Whatever the motive, installing such software on devices that have access to sensitive data is not advised. Recorded Future recommends that companies with China-based employees who need access to state benefit information using “One Pass” software not use it on devices with access to sensitive corporate data.


During preliminary analysis, Insikt Group found that the “Beijing One Pass” PC client exhibits behaviors similar to spyware applications. The software contains built-in functionality that, taken in aggregation, raise considerable suspicions about the implication of its data collection capabilities:

  • Ability to autorun at Windows startup to ensure persistence
  • Checking periodically for human interaction with the operating system as the file is run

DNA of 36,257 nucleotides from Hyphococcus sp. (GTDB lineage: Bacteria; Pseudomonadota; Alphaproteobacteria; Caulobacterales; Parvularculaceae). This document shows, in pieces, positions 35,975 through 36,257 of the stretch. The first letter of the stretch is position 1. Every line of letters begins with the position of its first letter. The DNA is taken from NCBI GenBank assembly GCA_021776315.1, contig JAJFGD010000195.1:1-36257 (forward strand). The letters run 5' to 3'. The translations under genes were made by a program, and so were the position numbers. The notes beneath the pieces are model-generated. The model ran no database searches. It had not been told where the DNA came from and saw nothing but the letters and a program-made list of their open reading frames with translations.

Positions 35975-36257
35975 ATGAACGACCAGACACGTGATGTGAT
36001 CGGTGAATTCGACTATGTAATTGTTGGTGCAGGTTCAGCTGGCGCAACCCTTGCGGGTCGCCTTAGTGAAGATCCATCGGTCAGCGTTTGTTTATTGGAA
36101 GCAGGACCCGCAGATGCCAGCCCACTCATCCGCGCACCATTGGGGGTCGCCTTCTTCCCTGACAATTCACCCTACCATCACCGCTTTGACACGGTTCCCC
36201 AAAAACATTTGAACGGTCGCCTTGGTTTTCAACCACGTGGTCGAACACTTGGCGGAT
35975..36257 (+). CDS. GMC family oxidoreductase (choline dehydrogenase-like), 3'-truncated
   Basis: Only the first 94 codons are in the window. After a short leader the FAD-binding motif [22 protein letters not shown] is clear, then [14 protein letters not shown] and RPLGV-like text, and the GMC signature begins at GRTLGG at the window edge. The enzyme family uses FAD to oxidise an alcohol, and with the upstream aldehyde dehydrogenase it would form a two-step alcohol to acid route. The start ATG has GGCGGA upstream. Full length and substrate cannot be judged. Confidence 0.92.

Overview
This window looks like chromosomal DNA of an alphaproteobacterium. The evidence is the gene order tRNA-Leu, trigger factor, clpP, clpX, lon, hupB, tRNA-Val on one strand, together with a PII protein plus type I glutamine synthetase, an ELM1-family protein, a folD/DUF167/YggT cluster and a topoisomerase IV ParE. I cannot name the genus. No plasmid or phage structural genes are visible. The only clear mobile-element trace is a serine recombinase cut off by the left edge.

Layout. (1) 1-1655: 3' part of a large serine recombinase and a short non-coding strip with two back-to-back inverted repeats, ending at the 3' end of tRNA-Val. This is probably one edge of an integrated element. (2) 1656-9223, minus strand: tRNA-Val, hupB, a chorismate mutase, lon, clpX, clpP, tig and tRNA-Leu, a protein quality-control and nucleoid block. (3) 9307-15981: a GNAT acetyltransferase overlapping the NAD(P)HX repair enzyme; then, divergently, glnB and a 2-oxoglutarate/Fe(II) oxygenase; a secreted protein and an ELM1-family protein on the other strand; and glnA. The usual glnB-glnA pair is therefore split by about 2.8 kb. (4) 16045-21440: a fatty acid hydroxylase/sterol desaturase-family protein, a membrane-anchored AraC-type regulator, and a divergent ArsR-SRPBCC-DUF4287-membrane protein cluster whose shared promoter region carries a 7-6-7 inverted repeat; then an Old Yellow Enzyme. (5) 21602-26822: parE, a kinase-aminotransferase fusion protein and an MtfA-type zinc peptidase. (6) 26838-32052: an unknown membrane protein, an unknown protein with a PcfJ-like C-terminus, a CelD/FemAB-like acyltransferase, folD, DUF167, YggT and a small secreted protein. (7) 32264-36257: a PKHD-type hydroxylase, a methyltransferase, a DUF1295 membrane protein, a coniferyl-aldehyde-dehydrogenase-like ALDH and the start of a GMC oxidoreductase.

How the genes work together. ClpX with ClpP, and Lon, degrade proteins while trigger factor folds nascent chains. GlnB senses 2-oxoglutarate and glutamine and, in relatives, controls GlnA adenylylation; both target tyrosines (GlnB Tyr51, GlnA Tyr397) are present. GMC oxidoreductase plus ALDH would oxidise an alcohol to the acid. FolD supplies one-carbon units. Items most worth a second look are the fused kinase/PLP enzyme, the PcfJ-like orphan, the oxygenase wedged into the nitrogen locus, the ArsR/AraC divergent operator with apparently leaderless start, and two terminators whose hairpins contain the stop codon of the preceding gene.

• Attempting to read, create, or modify system registry ROOT certificates
  • Disabling security and backup services on the host device
  • Allowlisting domains for ActiveX use, which potentially allows it to connect to additional internet resources
  • Reading data from the clipboard
  • Recording screenshots
  • Capturing and retrieving keystrokes

There is also some indication that the file contains backdoor functionality to open a port and listen for incoming connections. This functionality is present in a driver that accompanies the CertAppEnv installation called “wmControl.exe”. We also observed anti-analysis capability within the application, which is typically associated with malware.

Based on data provided by the Recorded Future client, the “Beijing One Pass” application requires the installation of the “Certificate Application Environment” software. This software appears to be developed by the Chinese state-owned enterprise Beijing Certificate Authority (北京数字认证股份有限公司). Upon installation of the One Pass PC client, the subsequent process tree that is spawned is detailed in Figure 1 and was investigated further by Insikt Group analysts.